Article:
April 13, 2009

What is a Corset Winch

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Vintage corset from the collection of Period Corsets with winch

Client’s Question:
“This might be an odd question, but I’ve noticed that a lot of old vintage corsets have this hook type metal fitting in the front near front busk opening . What is that for?”

Period Corsets Answers:
“The metal hook you are referring to is called a winch. It possibly came into fashion when modern factories made corsets for the working woman. It was an innovation that allowed a woman to tighten up her corset more easily by herself without a dresser. As she pulled the laces tight she would cross them in the back and bring them around to the front. She could wrap the lace loops around the winch to hold them taut so that they would not give while she wiggled the corset tighter. (Something like a cleat for sailors pulling in a line or being on belay for a rock climber.) She could wrap it around the winch and let the laces hang down without creating a big knot at the waist. The winch was located somewhere just slightly below the waist line and usually off to the left, for the right handed majority of the population.  During the course of the day, as the body expanded and contracted the laces could be loosed or tightened with ease. Without hiking up her skirts, undressing or visiting the ladies, the winch  allowed her to adjust the tension of the laces with discreet alacrity throughout the work day."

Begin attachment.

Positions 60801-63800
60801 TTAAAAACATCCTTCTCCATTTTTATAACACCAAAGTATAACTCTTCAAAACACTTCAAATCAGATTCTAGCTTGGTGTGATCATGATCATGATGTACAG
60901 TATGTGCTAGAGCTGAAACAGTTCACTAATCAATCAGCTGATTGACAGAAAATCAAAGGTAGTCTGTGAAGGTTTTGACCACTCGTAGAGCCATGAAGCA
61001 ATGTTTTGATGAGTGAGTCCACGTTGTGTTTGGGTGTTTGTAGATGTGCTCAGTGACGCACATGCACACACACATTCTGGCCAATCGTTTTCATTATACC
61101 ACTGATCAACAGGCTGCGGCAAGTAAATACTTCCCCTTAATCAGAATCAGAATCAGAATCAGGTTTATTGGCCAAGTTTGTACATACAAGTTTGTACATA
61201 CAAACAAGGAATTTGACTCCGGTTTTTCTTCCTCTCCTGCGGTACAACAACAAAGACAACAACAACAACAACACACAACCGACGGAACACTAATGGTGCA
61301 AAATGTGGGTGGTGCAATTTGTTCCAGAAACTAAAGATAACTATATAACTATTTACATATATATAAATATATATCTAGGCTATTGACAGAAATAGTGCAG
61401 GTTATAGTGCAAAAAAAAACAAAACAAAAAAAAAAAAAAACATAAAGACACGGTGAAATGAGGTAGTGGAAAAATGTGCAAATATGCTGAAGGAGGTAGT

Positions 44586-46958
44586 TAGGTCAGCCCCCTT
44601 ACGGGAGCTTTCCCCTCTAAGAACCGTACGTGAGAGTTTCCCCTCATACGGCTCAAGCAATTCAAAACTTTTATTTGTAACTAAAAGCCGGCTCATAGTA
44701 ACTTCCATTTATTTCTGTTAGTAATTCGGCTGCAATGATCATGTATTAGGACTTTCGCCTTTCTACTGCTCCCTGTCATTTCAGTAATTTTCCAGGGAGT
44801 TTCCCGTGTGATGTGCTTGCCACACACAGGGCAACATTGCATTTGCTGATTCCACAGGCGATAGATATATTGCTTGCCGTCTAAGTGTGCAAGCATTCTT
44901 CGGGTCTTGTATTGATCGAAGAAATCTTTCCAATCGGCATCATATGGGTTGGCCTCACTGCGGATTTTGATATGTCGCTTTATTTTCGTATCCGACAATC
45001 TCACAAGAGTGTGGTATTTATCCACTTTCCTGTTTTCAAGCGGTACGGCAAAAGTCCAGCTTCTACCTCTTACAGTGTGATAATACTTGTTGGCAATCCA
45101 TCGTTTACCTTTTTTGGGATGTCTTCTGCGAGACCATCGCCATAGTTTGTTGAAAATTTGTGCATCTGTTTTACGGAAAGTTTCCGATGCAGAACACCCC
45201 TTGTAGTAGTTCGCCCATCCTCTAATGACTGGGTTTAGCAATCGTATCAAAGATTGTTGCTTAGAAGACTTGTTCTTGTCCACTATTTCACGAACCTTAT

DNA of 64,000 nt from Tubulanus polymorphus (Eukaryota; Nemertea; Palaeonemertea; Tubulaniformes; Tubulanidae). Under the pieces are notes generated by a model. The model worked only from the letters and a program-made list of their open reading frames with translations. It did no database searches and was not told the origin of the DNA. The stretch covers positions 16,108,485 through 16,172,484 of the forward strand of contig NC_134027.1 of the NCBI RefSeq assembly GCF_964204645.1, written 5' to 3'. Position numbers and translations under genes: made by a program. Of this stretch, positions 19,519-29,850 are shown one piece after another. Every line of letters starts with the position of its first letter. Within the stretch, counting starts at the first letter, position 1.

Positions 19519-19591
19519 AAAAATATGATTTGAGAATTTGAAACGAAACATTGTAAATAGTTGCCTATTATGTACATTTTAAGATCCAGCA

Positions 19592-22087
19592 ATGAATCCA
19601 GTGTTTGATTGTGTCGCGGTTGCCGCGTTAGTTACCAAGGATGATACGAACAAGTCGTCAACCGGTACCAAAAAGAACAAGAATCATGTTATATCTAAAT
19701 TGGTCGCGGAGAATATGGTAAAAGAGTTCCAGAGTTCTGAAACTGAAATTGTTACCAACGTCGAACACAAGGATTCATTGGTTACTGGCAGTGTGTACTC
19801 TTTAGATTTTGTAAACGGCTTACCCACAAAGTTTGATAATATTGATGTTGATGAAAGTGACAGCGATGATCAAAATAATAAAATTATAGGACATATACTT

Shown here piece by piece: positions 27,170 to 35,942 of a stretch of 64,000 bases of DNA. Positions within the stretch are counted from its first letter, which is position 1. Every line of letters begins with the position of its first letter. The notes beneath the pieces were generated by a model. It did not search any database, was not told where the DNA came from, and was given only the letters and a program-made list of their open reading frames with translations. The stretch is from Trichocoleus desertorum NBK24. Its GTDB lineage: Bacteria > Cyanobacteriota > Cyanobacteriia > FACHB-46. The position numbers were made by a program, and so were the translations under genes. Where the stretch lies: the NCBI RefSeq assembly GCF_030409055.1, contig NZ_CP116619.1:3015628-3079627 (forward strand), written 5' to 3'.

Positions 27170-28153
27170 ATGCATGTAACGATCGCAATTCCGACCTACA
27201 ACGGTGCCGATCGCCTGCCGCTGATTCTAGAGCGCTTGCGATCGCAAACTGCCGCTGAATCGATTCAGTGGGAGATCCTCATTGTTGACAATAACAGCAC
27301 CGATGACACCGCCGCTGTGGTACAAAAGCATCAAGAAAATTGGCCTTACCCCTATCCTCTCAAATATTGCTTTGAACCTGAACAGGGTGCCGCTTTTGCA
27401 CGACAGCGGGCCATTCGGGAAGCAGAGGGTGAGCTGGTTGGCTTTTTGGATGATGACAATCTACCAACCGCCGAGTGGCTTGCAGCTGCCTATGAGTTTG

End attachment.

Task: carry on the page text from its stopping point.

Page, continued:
Detail of winch placement on vintage corset


One Wilde Knight said...

My maternal grandmother was born in 1890 and, like many ladies of her generation, continued to wear her corsets all her life. She described the corsets she had worn as a teenager as having the "winch," the hook just below the waist. That feature, she explained, made it easier for a busy working woman to discreetly adjust her laces during the work day.

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